Early detection of diseases such as COVID-19 could be a critical tool in reducing disease transmission by helping individuals recognize when they should self-isolate, seek testing, and obtain early medical intervention. Consumer wearable devices that continuously measure physiological metrics hold promise as tools for early illness detection. We gathered daily questionnaire data and physiological data using a consumer wearable (Oura Ring) from 63,153 participants, of whom 704 self-reported possible COVID-19 disease. We selected 73 of these 704 participants with reliable confirmation of COVID-19 by PCR testing and high-quality physiological data for algorithm training to identify onset of COVID-19 using machine learning classification. The algorithm identified COVID-19 an average of 2.75 days before participants sought diagnostic testing with a sensitivity of 82% and specificity of 63%. The receiving operating characteristic (ROC) area under the curve (AUC) was 0.819 (95% CI [0.809, 0.830]). Including continuous temperature yielded an AUC 4.9% higher than without this feature. For further validation, we obtained SARS CoV-2 antibody in a subset of participants and identified 10 additional participants who self-reported COVID-19 disease with antibody confirmation. The algorithm had an overall ROC AUC of 0.819 (95% CI [0.809, 0.830]), with a sensitivity of 90% and specificity of 80% in these additional participants. Finally, we observed substantial variation in accuracy based on age and biological sex. Findings highlight the importance of including temperature assessment, using continuous physiological features for alignment, and including diverse populations in algorithm development to optimize accuracy in COVID-19 detection from wearables.


Subject(s)
Body Temperature , COVID-19/diagnosis , Wearable Electronic Devices , Adolescent , Adult , Aged , Aged, 80 and over , Algorithms , COVID-19/virology , Female , Humans , Male , Middle Aged , SARS-CoV-2/isolation & purification , Young Adult
6.
Biosensors (Basel) ; 12(2)2022 Jan 27.
Article in English | MEDLINE | ID: covidwho-1700284

ABSTRACT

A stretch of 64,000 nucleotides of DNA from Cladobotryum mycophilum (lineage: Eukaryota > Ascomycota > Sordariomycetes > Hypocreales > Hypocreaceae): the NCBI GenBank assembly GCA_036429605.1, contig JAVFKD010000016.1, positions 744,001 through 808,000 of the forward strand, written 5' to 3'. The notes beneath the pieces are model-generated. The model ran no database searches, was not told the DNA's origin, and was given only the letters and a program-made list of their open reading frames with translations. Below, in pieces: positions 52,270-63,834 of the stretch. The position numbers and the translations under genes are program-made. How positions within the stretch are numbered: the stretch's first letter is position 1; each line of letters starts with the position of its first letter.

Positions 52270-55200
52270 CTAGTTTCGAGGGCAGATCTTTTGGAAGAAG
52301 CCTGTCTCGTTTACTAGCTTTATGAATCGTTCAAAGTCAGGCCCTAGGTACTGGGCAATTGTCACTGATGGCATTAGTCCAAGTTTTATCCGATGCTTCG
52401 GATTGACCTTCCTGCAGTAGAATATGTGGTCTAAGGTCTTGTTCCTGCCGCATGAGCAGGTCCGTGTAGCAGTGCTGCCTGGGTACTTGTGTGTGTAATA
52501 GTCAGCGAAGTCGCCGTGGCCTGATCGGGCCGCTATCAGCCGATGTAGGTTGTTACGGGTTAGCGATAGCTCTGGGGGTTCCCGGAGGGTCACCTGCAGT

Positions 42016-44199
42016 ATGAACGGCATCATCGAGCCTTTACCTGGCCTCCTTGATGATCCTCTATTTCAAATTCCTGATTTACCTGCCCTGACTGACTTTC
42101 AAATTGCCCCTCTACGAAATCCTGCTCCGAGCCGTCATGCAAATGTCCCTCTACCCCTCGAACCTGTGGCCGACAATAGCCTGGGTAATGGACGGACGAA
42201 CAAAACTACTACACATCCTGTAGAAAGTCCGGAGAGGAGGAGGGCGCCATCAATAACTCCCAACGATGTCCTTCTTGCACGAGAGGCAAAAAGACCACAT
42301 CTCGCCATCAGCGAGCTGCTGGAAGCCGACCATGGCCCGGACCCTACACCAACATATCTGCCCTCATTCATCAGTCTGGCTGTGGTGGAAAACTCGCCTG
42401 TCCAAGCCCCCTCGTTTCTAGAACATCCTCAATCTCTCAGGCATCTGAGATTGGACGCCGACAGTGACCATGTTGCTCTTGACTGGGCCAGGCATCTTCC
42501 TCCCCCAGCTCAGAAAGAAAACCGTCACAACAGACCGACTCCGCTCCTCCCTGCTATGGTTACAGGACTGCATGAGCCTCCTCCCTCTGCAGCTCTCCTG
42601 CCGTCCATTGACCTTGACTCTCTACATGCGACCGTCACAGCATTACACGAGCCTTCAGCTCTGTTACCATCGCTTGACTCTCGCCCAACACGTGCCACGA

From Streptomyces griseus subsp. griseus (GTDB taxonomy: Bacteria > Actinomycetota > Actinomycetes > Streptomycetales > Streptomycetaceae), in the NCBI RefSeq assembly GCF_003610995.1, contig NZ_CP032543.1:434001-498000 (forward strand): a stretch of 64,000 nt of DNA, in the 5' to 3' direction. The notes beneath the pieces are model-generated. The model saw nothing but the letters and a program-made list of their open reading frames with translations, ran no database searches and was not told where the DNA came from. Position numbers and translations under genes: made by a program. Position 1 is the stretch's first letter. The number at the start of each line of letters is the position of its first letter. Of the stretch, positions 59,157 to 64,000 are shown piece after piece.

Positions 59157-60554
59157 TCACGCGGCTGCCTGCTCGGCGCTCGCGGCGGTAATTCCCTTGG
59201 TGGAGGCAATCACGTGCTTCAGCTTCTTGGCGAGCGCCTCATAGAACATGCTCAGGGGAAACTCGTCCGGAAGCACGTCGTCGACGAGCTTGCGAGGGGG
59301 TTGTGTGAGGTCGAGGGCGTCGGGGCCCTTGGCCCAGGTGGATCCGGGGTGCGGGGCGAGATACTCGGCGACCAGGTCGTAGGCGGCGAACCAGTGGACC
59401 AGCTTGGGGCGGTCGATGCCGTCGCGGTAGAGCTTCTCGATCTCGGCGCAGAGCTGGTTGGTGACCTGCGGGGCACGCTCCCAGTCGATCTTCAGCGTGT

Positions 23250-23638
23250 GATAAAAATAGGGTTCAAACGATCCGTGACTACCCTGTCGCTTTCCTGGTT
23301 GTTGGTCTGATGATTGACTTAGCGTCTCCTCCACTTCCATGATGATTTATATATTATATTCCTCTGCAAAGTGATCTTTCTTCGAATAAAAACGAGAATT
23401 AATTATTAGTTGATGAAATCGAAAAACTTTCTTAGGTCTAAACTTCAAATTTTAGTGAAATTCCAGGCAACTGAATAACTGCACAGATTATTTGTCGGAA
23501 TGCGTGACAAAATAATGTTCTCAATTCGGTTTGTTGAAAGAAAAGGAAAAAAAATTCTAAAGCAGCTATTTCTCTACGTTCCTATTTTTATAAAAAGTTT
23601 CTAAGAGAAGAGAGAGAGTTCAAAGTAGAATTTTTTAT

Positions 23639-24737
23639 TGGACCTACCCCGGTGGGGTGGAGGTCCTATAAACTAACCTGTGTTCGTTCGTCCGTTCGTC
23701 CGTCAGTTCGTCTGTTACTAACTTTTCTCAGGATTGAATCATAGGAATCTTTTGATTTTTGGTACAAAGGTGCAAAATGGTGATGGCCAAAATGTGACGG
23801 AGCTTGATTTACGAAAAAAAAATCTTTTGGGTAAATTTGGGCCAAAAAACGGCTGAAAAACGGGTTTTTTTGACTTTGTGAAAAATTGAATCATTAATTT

Pathogen detection by nucleic acid amplification proved its significance during the current coronavirus disease 2019 (COVID-19) pandemic. The emergence of recombinase polymerase amplification (RPA) has enabled nucleic acid amplification in limited-resource conditions owing to the low operating temperatures around the human body. In this study, we fabricated a wearable RPA microdevice using poly(dimethylsiloxane) (PDMS), which can form soft-but tight-contact with human skin without external support during the body-heat-based reaction process. In particular, the curing agent ratio of PDMS was tuned to improve the flexibility and adhesion of the device for better contact with human skin, as well as to temporally bond the microdevice without requiring further surface modification steps. For PDMS characterization, water contact angle measurements and tests for flexibility, stretchability, bond strength, comfortability, and bendability were conducted to confirm the surface properties of the different mixing ratios of PDMS. By using human body heat, the wearable RPA microdevices were successfully applied to amplify 210 bp from Escherichia coli O157:H7 (E. coli O157:H7) and 203 bp from the DNA plasmid SARS-CoV-2 within 23 min. The limit of detection (LOD) was approximately 500 pg/reaction for genomic DNA template (E. coli O157:H7), and 600 fg/reaction for plasmid DNA template (SARS-CoV-2), based on gel electrophoresis. The wearable RPA microdevice could have a high impact on DNA amplification in instrument-free and resource-limited settings.